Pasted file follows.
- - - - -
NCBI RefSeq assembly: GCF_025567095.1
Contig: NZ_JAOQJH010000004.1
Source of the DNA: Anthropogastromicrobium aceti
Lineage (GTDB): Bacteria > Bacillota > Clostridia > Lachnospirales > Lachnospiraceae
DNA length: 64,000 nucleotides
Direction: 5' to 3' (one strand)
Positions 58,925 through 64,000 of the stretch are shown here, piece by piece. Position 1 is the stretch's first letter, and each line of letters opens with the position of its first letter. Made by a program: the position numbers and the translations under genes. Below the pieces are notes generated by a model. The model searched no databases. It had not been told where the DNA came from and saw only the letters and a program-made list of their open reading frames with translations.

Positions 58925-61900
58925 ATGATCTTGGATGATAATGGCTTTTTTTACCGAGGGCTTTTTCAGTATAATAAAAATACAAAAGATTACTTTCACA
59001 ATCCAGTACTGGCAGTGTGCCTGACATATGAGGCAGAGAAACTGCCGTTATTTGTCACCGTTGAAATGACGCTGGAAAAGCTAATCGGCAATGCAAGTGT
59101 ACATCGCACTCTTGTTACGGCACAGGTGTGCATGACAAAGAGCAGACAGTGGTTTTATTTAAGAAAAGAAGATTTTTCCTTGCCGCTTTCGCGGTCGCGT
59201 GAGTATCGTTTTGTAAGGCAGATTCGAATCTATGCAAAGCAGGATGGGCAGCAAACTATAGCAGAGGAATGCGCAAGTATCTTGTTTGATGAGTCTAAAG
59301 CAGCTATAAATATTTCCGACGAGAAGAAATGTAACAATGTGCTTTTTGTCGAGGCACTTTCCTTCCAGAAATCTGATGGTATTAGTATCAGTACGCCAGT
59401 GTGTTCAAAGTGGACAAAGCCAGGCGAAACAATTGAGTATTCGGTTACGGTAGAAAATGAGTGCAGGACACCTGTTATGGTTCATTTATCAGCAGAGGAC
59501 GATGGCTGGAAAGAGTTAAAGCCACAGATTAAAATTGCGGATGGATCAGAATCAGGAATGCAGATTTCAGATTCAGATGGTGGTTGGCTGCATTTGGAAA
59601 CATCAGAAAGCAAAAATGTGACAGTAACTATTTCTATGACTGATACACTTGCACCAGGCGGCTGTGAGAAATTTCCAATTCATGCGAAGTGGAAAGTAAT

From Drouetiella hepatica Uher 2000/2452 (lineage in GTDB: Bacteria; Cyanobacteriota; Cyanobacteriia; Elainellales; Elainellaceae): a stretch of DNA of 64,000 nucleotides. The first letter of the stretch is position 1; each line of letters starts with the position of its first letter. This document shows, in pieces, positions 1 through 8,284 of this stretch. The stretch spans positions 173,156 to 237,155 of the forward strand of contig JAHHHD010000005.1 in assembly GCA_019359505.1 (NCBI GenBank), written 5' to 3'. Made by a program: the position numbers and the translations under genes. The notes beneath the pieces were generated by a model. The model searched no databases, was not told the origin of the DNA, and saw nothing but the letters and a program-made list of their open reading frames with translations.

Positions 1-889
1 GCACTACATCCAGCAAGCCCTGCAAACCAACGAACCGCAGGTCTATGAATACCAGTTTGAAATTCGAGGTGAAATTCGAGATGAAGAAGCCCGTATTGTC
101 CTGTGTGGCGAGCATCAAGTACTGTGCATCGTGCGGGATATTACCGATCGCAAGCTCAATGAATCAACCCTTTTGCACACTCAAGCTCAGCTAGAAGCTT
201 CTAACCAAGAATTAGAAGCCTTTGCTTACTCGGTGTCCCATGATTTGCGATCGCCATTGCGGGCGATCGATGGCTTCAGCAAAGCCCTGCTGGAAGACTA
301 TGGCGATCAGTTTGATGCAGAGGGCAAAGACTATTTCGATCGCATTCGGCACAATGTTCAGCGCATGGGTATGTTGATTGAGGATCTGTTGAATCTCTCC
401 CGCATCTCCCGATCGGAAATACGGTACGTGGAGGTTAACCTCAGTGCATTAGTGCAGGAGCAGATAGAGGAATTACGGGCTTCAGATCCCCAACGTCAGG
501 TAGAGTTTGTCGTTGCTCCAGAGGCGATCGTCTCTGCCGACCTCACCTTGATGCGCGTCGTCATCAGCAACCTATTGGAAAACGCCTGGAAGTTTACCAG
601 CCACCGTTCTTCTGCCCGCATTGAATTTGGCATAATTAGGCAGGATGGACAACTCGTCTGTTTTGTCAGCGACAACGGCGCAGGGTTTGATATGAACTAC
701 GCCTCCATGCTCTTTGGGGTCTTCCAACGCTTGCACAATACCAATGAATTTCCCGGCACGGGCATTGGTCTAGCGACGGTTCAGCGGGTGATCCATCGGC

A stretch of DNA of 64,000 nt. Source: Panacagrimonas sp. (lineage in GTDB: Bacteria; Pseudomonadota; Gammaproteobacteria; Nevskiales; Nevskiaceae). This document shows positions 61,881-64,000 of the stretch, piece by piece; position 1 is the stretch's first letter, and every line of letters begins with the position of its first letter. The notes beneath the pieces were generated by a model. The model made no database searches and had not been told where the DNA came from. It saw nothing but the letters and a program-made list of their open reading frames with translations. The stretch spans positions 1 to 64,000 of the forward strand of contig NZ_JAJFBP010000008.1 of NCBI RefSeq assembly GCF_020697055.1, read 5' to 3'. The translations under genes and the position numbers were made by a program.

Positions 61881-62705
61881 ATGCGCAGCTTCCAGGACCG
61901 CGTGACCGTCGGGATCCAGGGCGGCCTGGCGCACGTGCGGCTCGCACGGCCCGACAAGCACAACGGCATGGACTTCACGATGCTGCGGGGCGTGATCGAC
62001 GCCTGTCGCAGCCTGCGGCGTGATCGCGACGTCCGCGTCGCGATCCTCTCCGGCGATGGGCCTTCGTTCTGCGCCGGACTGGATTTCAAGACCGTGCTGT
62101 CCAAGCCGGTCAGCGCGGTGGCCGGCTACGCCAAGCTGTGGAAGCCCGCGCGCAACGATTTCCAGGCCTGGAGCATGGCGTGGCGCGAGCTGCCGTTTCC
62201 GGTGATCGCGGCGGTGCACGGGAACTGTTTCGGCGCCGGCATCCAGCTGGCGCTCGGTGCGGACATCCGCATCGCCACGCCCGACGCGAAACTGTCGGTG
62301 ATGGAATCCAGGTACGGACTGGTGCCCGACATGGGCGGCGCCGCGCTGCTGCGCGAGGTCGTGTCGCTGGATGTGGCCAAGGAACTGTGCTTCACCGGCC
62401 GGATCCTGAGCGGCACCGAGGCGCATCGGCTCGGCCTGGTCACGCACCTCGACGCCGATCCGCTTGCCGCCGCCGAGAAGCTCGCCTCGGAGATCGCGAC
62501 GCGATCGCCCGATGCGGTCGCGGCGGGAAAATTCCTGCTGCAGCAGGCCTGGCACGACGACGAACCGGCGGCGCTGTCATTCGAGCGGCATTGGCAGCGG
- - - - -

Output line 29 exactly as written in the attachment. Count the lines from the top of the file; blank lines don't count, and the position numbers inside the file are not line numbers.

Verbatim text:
61881 ATGCGCAGCTTCCAGGACCG